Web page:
(Note: OLPM sections on this page may be cited following the format of, for example, "USA.III.G.1". These policies may be amended at any time, do not constitute an employment contract, and are provided here only for ease of reference and without any warranty of accuracy. See OLPM Main Menu for details.)
The USNH policy on conflict of interest (USY V.D.7, Conflict of Interest) does not directly address the question of whether a USNH employee can accept a gift (including, e.g., travel expenses, meals, entertainment opportunities, etc.) from a current or potential USNH business partner. Even so, as a matter of practice USNH employees, and in particular employees at the executive level or with relevant decision-making authority, generally are very careful to avoid accepting anything that might be considered a personal gift from a vendor. In addition, it is always important to consider the perceptions of a skeptical media outlet, state legislator, or citizen.
One useful decision-making exercise is to develop the bullet points to be used by our media relations people to defend the decision in the court of public opinion. It is also important that before implementing the decision you alert anyone who would have to support the decision in the event it is challenged – likely that will include both the department head and the Chancellor. And, if there is a potential for controversy, it is a good idea to document the decision and supporting rationale before you implement the decision. To state the obvious, we work in highly-visible positions of public trust and any perceived breach of our duties as stewards of the public good will harm our relationships with key constituents including the campuses, the Board of Trustees, student and their parents, and the legislature.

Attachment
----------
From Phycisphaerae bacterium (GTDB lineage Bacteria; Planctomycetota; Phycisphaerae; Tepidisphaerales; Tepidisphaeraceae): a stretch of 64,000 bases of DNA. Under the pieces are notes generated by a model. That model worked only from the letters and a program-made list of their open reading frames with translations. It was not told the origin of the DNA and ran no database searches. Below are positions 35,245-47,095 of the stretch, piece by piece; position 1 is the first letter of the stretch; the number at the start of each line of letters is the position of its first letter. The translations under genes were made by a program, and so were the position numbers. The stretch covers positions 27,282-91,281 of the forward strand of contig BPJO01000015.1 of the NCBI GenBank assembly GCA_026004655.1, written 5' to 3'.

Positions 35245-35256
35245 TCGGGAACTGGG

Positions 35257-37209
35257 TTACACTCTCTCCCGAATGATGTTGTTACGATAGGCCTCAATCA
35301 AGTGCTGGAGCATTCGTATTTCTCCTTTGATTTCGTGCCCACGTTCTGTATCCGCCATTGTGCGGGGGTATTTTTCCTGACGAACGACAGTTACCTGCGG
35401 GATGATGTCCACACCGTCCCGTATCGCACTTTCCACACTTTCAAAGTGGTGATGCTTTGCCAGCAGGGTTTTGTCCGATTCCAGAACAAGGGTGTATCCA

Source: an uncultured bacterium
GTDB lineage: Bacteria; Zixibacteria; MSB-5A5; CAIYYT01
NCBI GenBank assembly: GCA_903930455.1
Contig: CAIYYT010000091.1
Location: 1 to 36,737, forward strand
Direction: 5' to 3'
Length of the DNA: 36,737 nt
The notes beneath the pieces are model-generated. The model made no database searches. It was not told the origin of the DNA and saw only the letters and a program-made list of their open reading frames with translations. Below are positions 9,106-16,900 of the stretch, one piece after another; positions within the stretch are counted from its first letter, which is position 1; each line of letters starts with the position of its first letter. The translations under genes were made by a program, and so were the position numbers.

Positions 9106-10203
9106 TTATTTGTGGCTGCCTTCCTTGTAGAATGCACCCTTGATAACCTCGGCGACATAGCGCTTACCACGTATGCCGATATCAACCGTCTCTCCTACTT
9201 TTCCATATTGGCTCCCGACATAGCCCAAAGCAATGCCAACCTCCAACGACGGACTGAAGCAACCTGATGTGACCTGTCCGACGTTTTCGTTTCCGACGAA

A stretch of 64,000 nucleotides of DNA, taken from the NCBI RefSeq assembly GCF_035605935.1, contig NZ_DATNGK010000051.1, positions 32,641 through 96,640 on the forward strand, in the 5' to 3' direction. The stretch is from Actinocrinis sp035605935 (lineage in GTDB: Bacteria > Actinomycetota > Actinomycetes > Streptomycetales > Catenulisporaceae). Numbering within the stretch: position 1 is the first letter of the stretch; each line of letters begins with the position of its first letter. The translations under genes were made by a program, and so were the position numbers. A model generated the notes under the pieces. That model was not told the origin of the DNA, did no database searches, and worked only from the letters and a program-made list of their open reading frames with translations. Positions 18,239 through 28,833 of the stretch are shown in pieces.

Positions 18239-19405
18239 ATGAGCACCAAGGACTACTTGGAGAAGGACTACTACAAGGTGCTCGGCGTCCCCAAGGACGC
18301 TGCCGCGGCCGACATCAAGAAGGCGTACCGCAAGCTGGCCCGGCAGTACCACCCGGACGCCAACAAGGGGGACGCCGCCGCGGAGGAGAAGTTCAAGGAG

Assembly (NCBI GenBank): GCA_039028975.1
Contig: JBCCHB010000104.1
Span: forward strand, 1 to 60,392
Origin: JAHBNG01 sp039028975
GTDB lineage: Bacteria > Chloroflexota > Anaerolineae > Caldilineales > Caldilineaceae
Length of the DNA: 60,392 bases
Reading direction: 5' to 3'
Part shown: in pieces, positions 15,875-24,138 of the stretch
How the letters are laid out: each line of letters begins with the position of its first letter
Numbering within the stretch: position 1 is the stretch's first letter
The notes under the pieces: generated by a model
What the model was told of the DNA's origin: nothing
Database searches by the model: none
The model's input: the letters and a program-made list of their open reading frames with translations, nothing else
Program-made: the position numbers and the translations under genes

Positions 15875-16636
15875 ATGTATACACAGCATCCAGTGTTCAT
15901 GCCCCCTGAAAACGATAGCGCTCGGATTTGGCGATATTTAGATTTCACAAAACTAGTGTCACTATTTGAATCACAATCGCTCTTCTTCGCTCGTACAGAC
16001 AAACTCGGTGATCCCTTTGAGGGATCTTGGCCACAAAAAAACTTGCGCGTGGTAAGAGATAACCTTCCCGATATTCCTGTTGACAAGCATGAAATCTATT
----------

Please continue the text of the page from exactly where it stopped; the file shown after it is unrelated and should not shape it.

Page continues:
Some key factors to include in the analysis:
- The value to USNH of participating in the opportunity;
- The total cost of the opportunity;
- The extent to which the opportunity is beneficial to USNH versus a personally interesting/valuable experience;
- The extent to which the opportunity may raise, or be seen as raising, the cost of services to students or employees (e.g., the offer of an affinity credit card that provides payments to the institution based on usage);
- The public perception of the opportunity: the extravagance, the location(s), the expense, the activities (i.e., the “boondoggle-appearance” test);
- The USNH employee’s role relative to the engagement of the vendor and/or the management of the vendor relationship (i.e., will the public perceive the opportunity as potentially influencing your judgment?); and
- If the opportunity is valuable to USNH and reasonably priced, why shouldn’t USNH pay for your participation and eliminate and question or appearance of conflict or impropriety?